2. Great movie! I'm a big Quentin Tarantino fan!

  3. It took me a while to work up the nerve/guts to watch this show. My family kept saying, "Oh, Mom. You wouldn't like this show. It isn't for you. Too violent." So, I didn't know what to expect. When I finally got the DVD and watched it, with popcorn, I was amazed by the intracacies of interplay, dialogue, retro-referrals, characters, etc. It will always be a film by which other films will be measured. Good post.

  4. Pulp Fiction is a great film for sure. Love your writing, but please, I don't understand what you mean by - "sharp-witted mundane dialogue". Thank You.

  5. @ mooderino

    @ Amy

    Thanks! Tarantino is one of my favorites too!

    @ Susan

    Oh, am I glad you mustered the courage. And look, it completely blew you away, quelling any of your initial objections or concerns. This is why Tarantino is so great! He appeals to all.

    And thanks!

    @ anthony


    What I’m conveying with that rather wordy exchange (and I apologize, this is how I write), is the dual effectiveness of Tarantino’s screenplay. His characters engage in “mundane”—meaning everyday conversations—but their dialogue is far from bland or unintelligent. Thus, the “sharp-witted” connotation. While their conversations may be secular in nature, their words and observations are perceptive, witty and hilarious; a contrast of style and execution. Tarantino’s is gifted at making these routine interactions come to life.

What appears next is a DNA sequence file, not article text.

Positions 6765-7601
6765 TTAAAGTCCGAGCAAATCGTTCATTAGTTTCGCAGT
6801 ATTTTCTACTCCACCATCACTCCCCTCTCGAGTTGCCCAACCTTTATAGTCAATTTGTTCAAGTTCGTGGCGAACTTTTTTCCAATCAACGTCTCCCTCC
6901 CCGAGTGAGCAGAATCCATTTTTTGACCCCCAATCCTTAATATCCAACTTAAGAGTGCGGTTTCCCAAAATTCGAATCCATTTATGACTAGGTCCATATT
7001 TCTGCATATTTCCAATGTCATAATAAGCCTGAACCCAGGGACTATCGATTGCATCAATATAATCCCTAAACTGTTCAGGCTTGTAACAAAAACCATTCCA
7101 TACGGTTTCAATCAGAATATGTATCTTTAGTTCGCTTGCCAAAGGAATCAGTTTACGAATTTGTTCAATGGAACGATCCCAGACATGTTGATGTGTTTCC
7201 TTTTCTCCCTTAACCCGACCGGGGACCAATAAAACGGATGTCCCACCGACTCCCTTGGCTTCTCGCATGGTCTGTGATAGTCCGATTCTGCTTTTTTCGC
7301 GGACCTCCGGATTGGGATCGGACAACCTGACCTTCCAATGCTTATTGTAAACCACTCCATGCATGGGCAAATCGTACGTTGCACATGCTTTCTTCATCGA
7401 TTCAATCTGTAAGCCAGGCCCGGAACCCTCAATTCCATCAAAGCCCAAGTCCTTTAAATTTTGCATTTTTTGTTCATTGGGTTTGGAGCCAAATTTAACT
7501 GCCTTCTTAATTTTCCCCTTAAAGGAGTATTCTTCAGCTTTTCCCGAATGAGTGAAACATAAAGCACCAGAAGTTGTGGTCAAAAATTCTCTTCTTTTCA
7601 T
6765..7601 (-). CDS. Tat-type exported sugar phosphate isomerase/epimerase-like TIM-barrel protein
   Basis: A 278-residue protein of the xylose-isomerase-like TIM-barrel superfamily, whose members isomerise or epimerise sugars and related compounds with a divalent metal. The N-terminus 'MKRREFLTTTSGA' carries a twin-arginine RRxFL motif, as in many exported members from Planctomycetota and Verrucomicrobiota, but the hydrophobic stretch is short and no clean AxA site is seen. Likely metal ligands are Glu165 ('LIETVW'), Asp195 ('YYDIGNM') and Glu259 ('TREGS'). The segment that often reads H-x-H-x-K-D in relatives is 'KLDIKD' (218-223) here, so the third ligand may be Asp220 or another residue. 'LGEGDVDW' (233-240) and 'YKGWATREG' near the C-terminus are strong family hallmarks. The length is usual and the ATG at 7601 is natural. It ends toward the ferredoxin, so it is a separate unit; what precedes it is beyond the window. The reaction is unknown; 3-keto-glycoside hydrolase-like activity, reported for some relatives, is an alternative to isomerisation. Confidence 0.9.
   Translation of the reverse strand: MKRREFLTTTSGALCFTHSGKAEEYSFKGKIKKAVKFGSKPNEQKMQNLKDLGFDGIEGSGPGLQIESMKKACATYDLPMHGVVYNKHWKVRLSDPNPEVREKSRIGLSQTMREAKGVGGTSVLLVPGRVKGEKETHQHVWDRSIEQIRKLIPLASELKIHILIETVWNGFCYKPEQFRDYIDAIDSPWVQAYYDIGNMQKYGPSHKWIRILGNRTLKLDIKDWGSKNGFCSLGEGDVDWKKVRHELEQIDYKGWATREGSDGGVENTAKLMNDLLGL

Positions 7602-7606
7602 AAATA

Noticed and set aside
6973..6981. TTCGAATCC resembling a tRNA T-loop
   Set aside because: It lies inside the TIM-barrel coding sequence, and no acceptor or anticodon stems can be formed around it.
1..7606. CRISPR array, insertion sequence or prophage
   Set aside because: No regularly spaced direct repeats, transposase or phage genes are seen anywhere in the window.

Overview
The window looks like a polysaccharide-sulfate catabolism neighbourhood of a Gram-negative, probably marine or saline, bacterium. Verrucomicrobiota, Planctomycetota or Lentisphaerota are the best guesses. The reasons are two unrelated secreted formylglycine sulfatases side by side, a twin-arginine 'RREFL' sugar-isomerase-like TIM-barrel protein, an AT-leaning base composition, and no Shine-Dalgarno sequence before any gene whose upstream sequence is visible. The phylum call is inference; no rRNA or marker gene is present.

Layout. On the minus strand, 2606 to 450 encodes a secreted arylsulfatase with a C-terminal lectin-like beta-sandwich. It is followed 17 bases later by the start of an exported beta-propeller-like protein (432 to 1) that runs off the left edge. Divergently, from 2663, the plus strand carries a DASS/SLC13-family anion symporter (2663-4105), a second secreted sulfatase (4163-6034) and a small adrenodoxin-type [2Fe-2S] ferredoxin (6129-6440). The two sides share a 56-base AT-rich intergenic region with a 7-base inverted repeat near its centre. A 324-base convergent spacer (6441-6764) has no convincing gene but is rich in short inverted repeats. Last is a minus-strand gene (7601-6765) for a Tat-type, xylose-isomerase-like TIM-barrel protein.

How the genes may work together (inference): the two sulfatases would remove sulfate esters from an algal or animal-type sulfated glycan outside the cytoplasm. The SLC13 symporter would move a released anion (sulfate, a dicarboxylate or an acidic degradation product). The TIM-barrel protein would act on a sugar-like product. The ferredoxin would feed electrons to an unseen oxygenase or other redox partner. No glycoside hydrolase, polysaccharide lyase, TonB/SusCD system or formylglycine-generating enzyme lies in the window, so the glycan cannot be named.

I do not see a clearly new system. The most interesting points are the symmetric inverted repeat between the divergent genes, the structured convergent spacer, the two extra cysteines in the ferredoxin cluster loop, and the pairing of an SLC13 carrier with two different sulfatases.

Hope this clarification helps! Perhaps, I should have written "mundane, but sharp-witted dialogue" to clearly illustrate the contrast!

  6. Pulp Fiction is the gift that keeps on giving. I don't know how many times I have watched this film, but I find something new each and every time. I saw this in the theater solo, actually. I had four hours to kill before an evening seminar and decided to treat myself. At the end of the week, I went again with two carloads of friends who had been so sick of listening to me talk about this movie and quote lines, they had to see for themselves. Needless to say, I unleashed Tarantino monsters.

    Every frame of this film is a feast for the senses. I can only describe it as a kaleidoscopic carnival ride that stops and starts, keeping you totally off-balance, yet utterly hypnotized. Tarantino is pure genius and his films consistently rank high on my ever changing favorites lists.

    You would make an excellent professor, one of the cool ones who have waiting lists into infinity. You have inspired me to not only re-watch some films, but to rethink the way in which I watch films in general.

  7. This is hands down one of the best. movies. ever. AND this is coming from a chick flick/comedy movie kinda gal. ;)


  8. YEEEES. This is one of my favorite (if not THE favorite) movies of all time. I have to agree with you completely--one of the best things about watching a Tarantino movie is that it's really a gift from a movie geek to movie geeks. His absolute obsession with film comes through in everything he makes. Just goes to show you it really does taste better when it's made with love.

    This is just a movie I can watch over and over and never get bored of it. The characters are brilliant, the dialogue is amazing, and the contrast of violence and humor that you pointed out really sells the movie for me. Once again, brilliant review!